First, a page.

• Lots of people to help you out – who also carry iPads to check-in people with appointments.  Nice way to demo the new iPad platform.  I think “eating your own dog food” is essential.  If you don’t use the tool you create, how can you really know how people use it?  Apple uses their iPads to let the Geniuses know when an appointment has arrived or add folks who are just walk-ins to the queue.  This is free advertising for one; customers get to see people actually using an iPad for something other than a “big iPod Touch”.  This also gives Apple feedback from the field for both the software, operating system and hardware perspective. Brilliant!  Use the applications you create.
  • Don’t make me wait – Wait time was small even with a lot of people and dealing with the Genius was simple, no hassles and out in minutes.

These were my initial impressions when visiting the Apple Store, all positive.  I can take away so much from the experience which I can then apply to my own business, my own products.  Apple has spent countless hours and piles of money to offer the experience they offer.  Why not take some lessons from them?

Customer Service

Beyond my first impressions about the look and layout of the store, I think the real win in my mind was the great customer service experience.  I had in my mind, since my issue was not exactly reproducible on-demand, that Apple may tell me there was nothing wrong with my phone and send me on my way.  They could have just as easily pointed blame at one of the applications on the phone.  I was well-prepared to visit the Verizon Store in the mall and walk out with a new Motorola Droid running Android and say good-bye to the iPhone and AT&T forever.

My overall wait time was only about 10 minutes after checking in upon arrival to the store.  The process was really very simple:

  • Called up to Genius Bar
  • Genius takes phone, asks a few basic questions.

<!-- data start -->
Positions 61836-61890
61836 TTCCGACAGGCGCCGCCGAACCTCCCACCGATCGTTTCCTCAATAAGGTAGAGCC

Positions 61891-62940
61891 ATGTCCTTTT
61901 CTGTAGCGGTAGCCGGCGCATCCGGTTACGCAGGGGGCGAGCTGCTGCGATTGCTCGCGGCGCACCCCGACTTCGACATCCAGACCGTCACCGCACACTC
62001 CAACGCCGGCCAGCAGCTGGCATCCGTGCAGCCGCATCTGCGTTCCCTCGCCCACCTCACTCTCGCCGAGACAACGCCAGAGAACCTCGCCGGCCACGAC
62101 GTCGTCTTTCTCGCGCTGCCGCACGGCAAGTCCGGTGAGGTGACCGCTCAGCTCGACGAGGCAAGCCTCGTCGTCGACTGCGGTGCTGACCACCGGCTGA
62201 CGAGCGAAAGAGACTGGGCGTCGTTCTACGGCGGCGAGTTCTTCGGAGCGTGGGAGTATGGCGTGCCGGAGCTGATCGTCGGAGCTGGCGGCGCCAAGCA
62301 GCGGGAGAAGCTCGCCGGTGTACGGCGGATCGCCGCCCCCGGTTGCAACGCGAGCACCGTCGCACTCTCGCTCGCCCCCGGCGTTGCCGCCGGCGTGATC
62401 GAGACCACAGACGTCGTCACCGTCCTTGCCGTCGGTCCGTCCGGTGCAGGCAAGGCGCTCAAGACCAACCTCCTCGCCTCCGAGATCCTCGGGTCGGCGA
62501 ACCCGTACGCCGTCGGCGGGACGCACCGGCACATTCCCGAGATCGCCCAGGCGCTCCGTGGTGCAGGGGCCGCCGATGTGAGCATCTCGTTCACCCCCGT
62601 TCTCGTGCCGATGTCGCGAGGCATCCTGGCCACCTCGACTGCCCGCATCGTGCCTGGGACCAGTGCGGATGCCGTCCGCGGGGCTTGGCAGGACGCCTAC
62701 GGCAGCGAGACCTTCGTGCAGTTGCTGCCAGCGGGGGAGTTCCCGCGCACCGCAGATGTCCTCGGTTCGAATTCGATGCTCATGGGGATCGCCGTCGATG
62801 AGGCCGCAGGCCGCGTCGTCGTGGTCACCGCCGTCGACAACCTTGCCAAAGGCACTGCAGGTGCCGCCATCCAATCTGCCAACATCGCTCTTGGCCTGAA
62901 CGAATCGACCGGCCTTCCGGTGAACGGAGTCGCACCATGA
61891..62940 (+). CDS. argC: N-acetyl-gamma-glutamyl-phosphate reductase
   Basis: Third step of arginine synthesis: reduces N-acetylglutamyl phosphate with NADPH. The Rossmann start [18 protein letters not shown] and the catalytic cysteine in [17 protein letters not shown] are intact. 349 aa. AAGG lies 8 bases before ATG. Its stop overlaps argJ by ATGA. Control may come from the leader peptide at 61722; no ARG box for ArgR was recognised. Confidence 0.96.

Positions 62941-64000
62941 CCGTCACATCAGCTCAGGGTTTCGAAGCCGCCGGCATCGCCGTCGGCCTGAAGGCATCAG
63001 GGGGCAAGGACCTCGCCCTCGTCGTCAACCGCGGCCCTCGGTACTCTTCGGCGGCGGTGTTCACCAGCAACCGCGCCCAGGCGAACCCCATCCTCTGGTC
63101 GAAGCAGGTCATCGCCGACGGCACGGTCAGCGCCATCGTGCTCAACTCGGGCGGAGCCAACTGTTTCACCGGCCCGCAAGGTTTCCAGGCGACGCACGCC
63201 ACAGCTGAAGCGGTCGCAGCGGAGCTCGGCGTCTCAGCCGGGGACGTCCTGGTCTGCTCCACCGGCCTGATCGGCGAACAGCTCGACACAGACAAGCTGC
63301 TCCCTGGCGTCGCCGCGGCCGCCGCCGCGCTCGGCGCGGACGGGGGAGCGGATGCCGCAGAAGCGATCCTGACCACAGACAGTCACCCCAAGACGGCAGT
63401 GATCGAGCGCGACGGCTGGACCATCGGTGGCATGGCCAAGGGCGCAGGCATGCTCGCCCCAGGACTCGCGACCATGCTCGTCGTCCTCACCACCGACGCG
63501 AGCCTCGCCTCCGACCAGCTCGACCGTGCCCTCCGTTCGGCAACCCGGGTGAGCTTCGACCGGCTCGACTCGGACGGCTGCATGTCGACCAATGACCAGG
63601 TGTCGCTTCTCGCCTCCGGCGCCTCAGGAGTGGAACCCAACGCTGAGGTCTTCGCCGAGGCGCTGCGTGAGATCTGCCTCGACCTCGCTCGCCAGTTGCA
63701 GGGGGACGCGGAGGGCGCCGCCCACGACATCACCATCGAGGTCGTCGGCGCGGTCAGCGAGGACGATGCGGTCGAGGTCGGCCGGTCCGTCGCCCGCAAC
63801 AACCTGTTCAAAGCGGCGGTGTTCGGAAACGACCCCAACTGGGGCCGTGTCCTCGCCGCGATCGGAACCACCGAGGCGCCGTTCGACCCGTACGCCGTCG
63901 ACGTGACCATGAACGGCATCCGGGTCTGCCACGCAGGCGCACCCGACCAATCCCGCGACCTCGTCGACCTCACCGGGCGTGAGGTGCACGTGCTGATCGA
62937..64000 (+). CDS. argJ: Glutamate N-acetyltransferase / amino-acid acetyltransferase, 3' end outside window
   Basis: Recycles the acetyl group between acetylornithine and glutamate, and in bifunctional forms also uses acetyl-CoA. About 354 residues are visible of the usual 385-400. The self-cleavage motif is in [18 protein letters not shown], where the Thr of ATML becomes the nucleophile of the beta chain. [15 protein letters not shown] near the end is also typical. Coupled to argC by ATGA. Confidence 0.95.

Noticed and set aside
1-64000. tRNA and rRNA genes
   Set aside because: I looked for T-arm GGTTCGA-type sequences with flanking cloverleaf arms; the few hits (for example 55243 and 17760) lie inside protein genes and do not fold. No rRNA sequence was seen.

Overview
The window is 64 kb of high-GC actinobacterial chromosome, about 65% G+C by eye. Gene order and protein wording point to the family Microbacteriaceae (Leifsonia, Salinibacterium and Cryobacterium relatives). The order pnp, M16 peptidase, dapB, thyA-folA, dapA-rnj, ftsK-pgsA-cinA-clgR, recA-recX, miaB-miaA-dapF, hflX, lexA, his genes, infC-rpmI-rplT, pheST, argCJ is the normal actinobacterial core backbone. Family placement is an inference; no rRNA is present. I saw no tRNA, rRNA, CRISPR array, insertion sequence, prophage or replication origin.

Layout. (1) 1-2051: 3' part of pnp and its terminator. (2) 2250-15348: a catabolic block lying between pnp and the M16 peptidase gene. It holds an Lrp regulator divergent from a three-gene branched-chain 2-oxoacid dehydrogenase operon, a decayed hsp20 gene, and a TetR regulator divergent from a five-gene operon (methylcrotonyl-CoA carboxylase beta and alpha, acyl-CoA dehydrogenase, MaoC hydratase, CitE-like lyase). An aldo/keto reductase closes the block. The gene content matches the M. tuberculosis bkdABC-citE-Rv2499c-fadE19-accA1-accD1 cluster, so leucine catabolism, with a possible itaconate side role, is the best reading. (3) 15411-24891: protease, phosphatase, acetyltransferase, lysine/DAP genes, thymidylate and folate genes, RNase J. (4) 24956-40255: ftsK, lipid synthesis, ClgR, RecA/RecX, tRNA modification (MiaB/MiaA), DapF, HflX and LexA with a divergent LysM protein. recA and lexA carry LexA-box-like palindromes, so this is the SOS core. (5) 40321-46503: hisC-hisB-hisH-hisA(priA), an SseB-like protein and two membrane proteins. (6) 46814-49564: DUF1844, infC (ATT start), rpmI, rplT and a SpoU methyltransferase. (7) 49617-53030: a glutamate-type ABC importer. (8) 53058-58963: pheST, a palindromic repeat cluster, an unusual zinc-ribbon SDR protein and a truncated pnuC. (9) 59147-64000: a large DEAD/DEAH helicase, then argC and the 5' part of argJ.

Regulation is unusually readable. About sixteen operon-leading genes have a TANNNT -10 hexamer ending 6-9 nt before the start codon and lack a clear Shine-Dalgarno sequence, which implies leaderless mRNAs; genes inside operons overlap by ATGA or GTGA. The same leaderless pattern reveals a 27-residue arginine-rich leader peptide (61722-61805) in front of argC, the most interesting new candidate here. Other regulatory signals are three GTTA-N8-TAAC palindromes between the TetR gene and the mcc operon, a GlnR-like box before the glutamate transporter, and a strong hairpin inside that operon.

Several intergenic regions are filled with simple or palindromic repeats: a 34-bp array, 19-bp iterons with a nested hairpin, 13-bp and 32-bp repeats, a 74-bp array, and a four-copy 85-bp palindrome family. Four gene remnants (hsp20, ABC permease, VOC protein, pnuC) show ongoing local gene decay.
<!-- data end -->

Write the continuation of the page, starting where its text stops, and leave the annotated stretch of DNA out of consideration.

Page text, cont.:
• Runs diagnostics on the phone, finds nothing.
  • Offers to give me a new phone.

There was no griping from the Genius, he instructions were clear, just make the customer happy.  I came expecting a fight and left with a new iPhone and a smile on my face.

Isn’t this how we should treat all of our customers?  Customers have choices, they can buy our product or service from suppliers other than us.  It takes much effort to attract and keep people willing to give us their hard-earned money, so why not just agree to do whatever it takes to keep them.  This is a rule meant to be broken, we all have those customers that no matter what you do you cannot make them happy, these will always exist.  We do have plenty that are happy and just want good service, so think about it next time when you are just thinking of saving a buck and refuse service to your existing customer.  They will eventually go somewhere else.


There are plenty of lessons to be learned here and not just from Apple.  Number one, first impressions are important, so please make your web application, store front or company presentable.  Make it reflect on you and how you want to be viewed, put your heart into it.  Number two, treat people and customers the way you want to be treated.  It is easy to think of the bottom line at a very superficial level and I think this will hurt your bottom line in the long run.